The pattern of the Preliminary examination up to 2010 was based on the recommendations of the Kothari Commission (1979). It included two examinations, one on general studies worth 150 marks, and the second on one of 23 optional subjects worth 300 marks. Until 2011, when it was revamped, the preliminary pattern was sustained with only minor changes once every ten to fifteen years. From 2011 onwards, the preliminary examination, now popularly known as the Civil Services Aptitude Test (CSAT) (officially it is still called General Studies Paper-1 and Paper-2), intends to focus on analytical abilities and understanding rather than the ability to memorize. The new pattern includes two papers of two hours duration and 200 marks each. Both papers have multiple choice objective type questions only. They are as under: Paper I tests the candidate's knowledge on current events, history of India and Indian national movement, Indian and world geography, Indian polity panchayti Raj system and governance, economic and social development, environmental ecology, biodiversity, climate change and general science, Art and culture. Paper II tests the candidates' skills in comprehension, interpersonal skills, communication, logical reasoning, analytical ability, decision making, problem solving, basic numeracy, data interpretation, English language comprehension skills and mental ability. In August 2014, the Centre announced that English marks in CSAT-II will not be included for gradation or merit and 2011 candidates may get a second chance to appear for the test next year. In May 2015, the Government of India announced that Paper II of the preliminary examination will be qualifying in nature i.e. it wouldn't be graded for eligibility in Mains Examination & a candidate needs to secure at least 33% marks in order to be eligible for graded on basis of marks of Paper I of Preliminary Examination
Traditional Indian society is sometimes defined by social hierarchy. The Indian caste system embodies much of the social stratification and many of the social restrictions found in the Indian subcontinent. Social classes are defined by thousands of endogamous hereditary groups, often termed as jātis, or "castes". India declared untouchability to be illegal in 1947 and has since enacted other anti-discriminatory laws and social welfare initiatives. At the workplace in urban India and in international or leading Indian companies, the caste related identification has pretty much lost its importance. Family values are important in the Indian tradition, and multi-generational patriarchal joint families have been the norm in India, though nuclear families are becoming common in urban areas. An overwhelming majority of Indians, with their consent, have their marriages arranged by their parents or other elders in the family. Marriage is thought to be for life, and the divorce rate is extremely low. As of 2001, just 1.6 percent of Indian women were divorced but this figure was rising due to their education and economic independence. Child marriages are common, especially in rural areas; many women wed before reaching 18, which is their legal marriageable age. Female infanticide and female foeticide in the country have caused a discrepancy in the sex ratio, as of 2005 it was estimated that there were 50 million more males than females in the nation. However a report from 2011 has shown improvement in the gender ratio. The payment of dowry, although illegal, remains widespread across class lines. Deaths resulting from dowry, mostly from bride burning, are on the rise, despite stringent anti-dowry laws. Many Indian festivals are religious in origin. The best known include Diwali, Ganesh Chaturthi, Thai Pongal, Holi, Durga Puja, Eid ul-Fitr, Bakr-Id, Christmas, and Vaisakhi. India has three national holidays which are observed in all states and union territories – Republic Day, Independence Day and Gandhi Jayanti. Other sets of holidays, varying between nine and twelve, are officially observed in individual states.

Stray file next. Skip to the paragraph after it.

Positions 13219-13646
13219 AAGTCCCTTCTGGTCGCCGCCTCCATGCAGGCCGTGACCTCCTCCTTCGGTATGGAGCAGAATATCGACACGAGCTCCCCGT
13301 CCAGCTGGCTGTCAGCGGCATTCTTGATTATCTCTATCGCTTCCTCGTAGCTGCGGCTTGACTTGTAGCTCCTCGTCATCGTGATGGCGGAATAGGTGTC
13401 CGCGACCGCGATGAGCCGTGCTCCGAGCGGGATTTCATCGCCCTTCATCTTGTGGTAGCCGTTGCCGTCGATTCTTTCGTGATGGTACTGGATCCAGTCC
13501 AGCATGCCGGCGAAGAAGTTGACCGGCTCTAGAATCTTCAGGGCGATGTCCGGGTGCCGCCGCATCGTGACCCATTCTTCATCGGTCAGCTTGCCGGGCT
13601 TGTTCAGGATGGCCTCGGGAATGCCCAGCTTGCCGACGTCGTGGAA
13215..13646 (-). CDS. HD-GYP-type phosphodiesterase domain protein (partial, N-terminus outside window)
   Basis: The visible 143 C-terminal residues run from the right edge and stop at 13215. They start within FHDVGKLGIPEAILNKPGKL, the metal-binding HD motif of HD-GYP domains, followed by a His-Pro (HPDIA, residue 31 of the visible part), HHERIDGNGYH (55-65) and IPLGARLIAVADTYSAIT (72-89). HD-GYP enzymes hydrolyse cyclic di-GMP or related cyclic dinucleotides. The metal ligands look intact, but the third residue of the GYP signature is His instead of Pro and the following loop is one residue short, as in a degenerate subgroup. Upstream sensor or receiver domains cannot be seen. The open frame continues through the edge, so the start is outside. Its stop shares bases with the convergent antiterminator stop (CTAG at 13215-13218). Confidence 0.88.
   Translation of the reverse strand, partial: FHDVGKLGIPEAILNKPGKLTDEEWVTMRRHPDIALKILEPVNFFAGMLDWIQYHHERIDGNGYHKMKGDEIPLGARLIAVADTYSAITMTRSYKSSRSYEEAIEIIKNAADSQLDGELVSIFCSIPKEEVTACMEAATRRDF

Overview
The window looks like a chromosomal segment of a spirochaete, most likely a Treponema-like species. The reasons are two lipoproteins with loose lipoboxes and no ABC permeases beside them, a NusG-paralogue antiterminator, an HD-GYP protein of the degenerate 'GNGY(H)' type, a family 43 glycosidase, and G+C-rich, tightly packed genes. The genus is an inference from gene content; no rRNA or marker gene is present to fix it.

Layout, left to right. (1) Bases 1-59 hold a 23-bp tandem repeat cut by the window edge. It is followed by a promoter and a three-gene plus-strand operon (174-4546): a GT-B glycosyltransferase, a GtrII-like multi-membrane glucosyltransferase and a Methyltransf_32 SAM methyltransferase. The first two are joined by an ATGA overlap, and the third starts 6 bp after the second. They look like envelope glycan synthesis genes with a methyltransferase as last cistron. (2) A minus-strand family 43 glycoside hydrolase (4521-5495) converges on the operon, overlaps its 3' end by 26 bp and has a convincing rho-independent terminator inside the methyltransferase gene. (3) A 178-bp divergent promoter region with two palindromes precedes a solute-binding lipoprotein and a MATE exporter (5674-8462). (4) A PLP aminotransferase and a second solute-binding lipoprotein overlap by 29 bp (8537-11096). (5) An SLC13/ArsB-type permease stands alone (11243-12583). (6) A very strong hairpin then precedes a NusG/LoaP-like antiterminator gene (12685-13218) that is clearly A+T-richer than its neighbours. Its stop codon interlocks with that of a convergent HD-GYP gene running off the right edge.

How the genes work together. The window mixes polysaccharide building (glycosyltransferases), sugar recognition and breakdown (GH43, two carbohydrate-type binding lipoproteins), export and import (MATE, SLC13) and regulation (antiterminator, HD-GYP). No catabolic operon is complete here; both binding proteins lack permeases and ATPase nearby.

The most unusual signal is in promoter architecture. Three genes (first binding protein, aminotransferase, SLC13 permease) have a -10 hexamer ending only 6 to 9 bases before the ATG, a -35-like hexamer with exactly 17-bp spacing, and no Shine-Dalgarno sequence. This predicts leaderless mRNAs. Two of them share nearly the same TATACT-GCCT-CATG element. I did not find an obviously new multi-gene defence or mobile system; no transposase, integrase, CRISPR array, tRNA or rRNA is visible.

India’s long wait for a track gold at an International Association of Athletics Federations (IAAF) World Championships is over. The 18-year-old athelete from Assam, produced a strong finish to bring the historic gold in 51.46s. Two years ago, when javelin thrower Neeraj Chopra stunned the country by winning the under-20 World in Poland, nobody had an inkling that a track gold was just one edition away.
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Prime Minister Narendra Modi and the South Korean President jointly inaugurated the world's largest mobile phone factory in Noida, Uttar Pradesh.
The new 35-acre Samsung Electronics facility can manufacture nearly 120 million mobile phones.
With this plant, set up on an investment of ₹4,915 crore, the South Korean electronics major plans to make India an export hub, with 50% of its overall production coming from here in the next three years from the present 10%. Samsung said it will almost double its manufacturing capacity to 120 million by 2020 from 68 million now.